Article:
Posts Tagged: archaeology

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Foundation plaques B (photo 1) and A (photo 2), dating to the early 4th century BCE. Both these plaques of hammered gold have been inscribed in Old Persian, and are from Iran during the Achaemenid period.

Artefacts courtesy of the Cincinnati Art Museum, Ohio, USA. Photos taken by Daderot via the Wiki Commons.

Source: ancientart



The field of archaeoastronomy is evolving say researchers seeking a closer relationship between astronomy and archaeology

The merging of astronomical techniques with the archaeological study of ancient man-made features in the landscape could prove Neolithic and Bronze Age people were acute astronomical observers, according to researchers.

Dubbed archaeoastronomy, the developing and sometimes maligned field takes a multi-disciplinary approach to exploring a range of theories about the astronomical alignment of standing stones and megalithic structures.

Some of these theories were highlighted recently at the 2014 National Astronomy Meeting in Portsmouth. Read more.

Source: archaeologicalnews


Carved in the 4th century CE and looted by Italian soldiers in 1937, the Obelisk of Axum stood in Rome’s Piazza di Porta Capena until its return to Ethiopia in 2008.

(via architectureofdoom)

Source: trythewine
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Andy’s Seven Wonders of the World

(via kantpunch)

Source: chrisprattawesomesource
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They did it, they fucking did it.



holy shit!

can someone explain this to me

Thirty years ago a legendary ET game came to fruition, so awful that as the tale told, all unsold copies of it were buried in a pit in New Mexico. A documentary film crew has just unearthed the stash, proving the legend true.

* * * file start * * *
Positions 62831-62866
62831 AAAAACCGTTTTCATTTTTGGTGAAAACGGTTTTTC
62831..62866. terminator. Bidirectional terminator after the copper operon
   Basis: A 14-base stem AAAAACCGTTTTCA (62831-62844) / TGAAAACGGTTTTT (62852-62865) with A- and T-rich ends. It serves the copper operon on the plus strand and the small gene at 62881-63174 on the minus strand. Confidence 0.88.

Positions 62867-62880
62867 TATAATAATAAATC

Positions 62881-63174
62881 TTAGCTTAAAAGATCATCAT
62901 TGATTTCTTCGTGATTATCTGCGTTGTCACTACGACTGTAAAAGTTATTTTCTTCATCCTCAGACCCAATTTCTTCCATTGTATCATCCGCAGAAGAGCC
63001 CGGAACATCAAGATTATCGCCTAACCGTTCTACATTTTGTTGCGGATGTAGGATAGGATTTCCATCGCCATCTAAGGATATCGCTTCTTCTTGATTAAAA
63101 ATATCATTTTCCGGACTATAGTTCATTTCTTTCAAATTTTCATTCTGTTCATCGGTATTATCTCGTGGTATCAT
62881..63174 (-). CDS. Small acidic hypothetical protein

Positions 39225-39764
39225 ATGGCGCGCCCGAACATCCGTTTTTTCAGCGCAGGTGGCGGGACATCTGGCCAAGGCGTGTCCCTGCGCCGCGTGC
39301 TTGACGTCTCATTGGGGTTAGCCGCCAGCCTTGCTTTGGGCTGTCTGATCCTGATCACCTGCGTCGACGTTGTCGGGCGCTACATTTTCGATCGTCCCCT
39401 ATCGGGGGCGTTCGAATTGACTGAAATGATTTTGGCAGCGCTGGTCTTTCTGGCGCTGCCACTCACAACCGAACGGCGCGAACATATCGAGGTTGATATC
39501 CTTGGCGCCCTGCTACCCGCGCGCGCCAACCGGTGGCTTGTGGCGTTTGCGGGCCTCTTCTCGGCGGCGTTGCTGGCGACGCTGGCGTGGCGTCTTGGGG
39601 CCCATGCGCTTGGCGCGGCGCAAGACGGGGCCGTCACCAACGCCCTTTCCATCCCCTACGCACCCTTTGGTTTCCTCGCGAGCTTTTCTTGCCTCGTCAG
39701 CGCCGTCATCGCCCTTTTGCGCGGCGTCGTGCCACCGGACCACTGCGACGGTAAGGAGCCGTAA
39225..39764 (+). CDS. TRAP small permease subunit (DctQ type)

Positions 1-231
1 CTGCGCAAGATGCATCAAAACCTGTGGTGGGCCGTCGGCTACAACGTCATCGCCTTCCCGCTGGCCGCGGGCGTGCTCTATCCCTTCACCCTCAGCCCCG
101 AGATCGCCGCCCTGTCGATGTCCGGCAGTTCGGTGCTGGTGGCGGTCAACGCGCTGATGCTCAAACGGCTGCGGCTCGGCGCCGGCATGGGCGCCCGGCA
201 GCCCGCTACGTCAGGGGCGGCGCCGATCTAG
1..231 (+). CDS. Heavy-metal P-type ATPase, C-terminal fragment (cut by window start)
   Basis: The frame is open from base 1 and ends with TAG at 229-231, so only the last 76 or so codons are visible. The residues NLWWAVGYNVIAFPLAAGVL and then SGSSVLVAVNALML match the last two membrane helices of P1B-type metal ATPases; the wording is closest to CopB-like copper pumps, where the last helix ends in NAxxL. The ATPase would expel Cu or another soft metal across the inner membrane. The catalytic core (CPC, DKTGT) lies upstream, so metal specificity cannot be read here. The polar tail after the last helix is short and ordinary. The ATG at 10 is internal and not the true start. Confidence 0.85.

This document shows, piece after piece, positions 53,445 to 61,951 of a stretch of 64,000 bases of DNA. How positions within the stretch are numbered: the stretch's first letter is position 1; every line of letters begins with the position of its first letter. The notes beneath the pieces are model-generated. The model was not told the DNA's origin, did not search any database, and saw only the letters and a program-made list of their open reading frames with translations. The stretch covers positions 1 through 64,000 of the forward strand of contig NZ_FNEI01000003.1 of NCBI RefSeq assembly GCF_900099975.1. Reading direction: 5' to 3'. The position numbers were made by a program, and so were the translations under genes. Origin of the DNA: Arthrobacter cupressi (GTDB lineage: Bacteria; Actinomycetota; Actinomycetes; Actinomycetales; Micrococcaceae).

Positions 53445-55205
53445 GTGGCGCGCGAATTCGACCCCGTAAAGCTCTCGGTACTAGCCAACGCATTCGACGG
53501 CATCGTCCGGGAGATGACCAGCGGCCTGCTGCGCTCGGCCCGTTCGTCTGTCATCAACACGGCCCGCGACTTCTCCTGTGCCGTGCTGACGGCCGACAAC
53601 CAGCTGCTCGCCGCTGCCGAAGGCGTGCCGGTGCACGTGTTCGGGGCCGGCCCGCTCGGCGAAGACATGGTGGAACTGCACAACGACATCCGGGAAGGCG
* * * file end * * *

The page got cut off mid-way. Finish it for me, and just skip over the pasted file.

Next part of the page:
(via anarchoveganism)

Source: mrdappersden
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Vasily Klyukin

The Winged Victory Of Samothrace Could One Day Dominate Your City’s Skyline

post modernist architecture is fucked up and rude

(via notsufferingfrominsanity)



A quick look at: Baal, the Canaanite god of fertility and rain, whom is known at Ugarit as “the Rider of Clouds” -which is where this artifact of him was found.

Baal is actually a title meaning master or lord. There was a large number of local Baals, such as Baal-hamon (Cant 8:11), Baal-gad (Josh 11:17), and Baal-zephon (Exod 14:2).

Of these Baals was the “Great Baal,” or “the Rider of Clouds.” Baal was the son of El (the Father of the gods) and brother of Yam-Nahar (god of the rivers and seas). He is a fertility god, who represents the beneficial aspects of water as rain. Baal worship likely included a number of rituals, such as a ritual dance which involved participants limping around the altar (1 Kgs 18:26).